Opinion | One-free-absence policies are unfair

By Sandhya Sivakumar, Columnist

Other than threats over cheating and jokes that fall flat, syllabus week is filled with one other unfortunate refrain: no late work.

It’s become ubiquitous for professors to lecture about the merits of the one free drop — whether you’re sick, or your car broke down, or you had a panic attack, or your depression is getting worse or you woke up with a lot of motivation but by the time you finished brushing your teeth all you had the energy to do was stumble back into bed, there’s one free drop, and you don’t even have to send an email. 

As if there’s only one disaster that can befall a person over a 16-week period. 

Stringent one-drop policies seem to be many professors’ preferred method of ensuring “fairness.” This way, there’s no need to evaluate a never-ending stream of emails and requests, and no pressure to be fully impartial. One size fits all. 

A policy that treats everyone the same would only be fair if everyone were the same. And it’s quite clear that just isn’t the case. A student whose tuition and expenses are fully taken care of is very different from a student working three jobs to put themselves through school, and not just with respect to the sheer amount of free time. 

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Juggling work schedules and classes and running cost-benefit analyses before every decision, whether it’s buying groceries or staying home from work when you’re sick, is immensely exhausting. Financially vulnerable students have to spend a significant portion of their mental bandwidth on figuring out how to scrape by. Studies have shown that the same group of people perform much better on cognitive ability tests when they’re financially stable than when they’re strapped for cash—when you’ve got a million things to worry about, it’s hard to focus.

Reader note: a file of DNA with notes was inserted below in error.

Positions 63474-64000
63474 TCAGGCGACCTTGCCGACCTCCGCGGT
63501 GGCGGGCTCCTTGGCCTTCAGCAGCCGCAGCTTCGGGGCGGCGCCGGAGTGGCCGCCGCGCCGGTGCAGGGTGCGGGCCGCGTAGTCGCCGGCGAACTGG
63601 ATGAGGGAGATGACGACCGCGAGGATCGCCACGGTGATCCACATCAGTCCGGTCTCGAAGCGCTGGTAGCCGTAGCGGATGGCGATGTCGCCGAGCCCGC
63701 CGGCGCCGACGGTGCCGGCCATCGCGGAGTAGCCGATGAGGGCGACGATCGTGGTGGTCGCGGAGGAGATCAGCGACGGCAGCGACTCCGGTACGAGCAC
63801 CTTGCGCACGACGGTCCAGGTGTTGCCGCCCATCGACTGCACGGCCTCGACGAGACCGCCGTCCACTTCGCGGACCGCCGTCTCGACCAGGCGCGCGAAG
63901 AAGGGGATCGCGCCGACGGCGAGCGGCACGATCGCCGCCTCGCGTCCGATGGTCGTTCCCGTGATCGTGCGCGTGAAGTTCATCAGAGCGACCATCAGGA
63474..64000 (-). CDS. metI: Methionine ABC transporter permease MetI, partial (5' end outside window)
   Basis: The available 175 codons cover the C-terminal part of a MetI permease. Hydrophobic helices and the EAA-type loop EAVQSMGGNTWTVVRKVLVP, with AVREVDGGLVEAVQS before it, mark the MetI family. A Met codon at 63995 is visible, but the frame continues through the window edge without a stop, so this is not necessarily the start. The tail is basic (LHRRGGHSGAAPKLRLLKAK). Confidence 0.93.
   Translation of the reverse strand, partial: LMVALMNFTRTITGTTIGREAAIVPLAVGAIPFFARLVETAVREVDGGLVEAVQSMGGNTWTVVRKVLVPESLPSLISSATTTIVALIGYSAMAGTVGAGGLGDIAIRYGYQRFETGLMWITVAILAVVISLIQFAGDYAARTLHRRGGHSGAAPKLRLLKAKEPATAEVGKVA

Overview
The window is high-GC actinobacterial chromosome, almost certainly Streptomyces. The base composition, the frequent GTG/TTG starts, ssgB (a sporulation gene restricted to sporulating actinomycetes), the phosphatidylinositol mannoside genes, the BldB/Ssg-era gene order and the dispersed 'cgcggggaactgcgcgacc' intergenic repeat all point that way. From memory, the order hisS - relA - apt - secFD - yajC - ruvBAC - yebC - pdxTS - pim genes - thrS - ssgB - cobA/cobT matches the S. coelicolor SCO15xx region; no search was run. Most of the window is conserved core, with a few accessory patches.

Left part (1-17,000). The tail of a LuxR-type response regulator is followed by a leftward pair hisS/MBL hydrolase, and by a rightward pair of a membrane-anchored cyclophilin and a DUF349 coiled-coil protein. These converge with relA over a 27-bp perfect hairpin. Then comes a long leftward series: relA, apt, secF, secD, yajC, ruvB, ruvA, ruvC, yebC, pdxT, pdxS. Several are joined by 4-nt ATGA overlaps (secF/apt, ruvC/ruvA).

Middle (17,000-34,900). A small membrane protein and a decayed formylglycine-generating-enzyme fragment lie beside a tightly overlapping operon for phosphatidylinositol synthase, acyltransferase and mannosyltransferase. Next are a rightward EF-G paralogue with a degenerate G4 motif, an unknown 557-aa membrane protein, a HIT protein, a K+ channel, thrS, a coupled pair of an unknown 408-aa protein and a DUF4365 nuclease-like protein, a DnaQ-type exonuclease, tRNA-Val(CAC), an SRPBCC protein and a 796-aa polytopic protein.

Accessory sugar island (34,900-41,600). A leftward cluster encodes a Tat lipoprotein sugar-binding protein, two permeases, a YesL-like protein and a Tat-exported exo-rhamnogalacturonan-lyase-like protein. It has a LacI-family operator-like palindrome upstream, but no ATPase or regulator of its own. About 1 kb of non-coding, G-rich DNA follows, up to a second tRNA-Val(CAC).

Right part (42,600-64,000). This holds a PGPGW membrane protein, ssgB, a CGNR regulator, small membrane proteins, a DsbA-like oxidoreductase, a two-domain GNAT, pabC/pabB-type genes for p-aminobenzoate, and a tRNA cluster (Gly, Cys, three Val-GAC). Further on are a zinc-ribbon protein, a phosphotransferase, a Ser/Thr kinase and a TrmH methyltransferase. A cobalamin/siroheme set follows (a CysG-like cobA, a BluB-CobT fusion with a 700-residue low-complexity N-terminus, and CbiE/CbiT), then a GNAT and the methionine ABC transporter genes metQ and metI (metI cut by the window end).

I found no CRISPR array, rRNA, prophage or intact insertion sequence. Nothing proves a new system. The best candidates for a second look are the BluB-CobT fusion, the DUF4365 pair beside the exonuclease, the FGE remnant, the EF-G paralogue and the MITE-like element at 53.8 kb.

It can be difficult to have empathy rather than fear in these kinds of situations. Many people are wary, sometimes even paranoid, of people taking advantage of compassionate systems. As a result, they push those already dealing with a plate that’s overflowing to simply work harder to pull themselves up, to just keep grinding until they make it. 

In reality, nobody wants to fail—we’re all just born with wildly different advantages. If you suddenly start suffering from migraines in your freshman year of college, what can you do about it? Professors, especially in 100- and 200-level courses, are unlikely to even consider a request for accommodations without documentation from a primary care physician, but getting that documentation in the middle of the semester could be impossible.

The only option available to most students is to just grind through the rest of the semester, which could have serious consequences on not just academic performance, but physical and mental health. 

The only feasible way to get an exception from strict attendance or late work policies is either to have such a grave emergency that you talk to the Dean’s Office or to be registered with DRES as having a physical or mental disability.

But college is when mental illnesses, learning disabilities and other stress-related issues manifest for a lot of people. Trying to manage school and life on your own without any structure or routine makes it easy for disorders that come with a severe decrease in motivation or executive functioning abilities, like depression or ADHD, to take over your life. Add in the stress of working to put yourself through school and pay bills, and it’s easy to see how deadlines could slip through the cracks. 

Being diagnosed with a learning disability or a mental illness, however, is notoriously difficult and expensive. Although you can get diagnosed through the University, the process can take over a full semester. And even after diagnosis, accessing resources like medication is still out of reach for many students, given the exorbitant costs of prescription medications.  

What fixing a problem like this really requires is obviously systemic change. But until we can reach that point as a country and as a society, our University and our professors need to step up.

Having a counseling center isn’t enough—information about the symptoms and signs of mental illness needs to be shared with students. Professors need to be open to discussing accommodations for any student who needs it, whether their issues have expensive and time-consuming medical documentation or not. 

The stress of dealing with things like managing bills, invisible illnesses and mental disorders has serious ramifications on academic performance, and it’s time we stopped pretending that treating everyone the same is fair – and time to start leveling the playing field.

Sandhya is a junior in LAS. 

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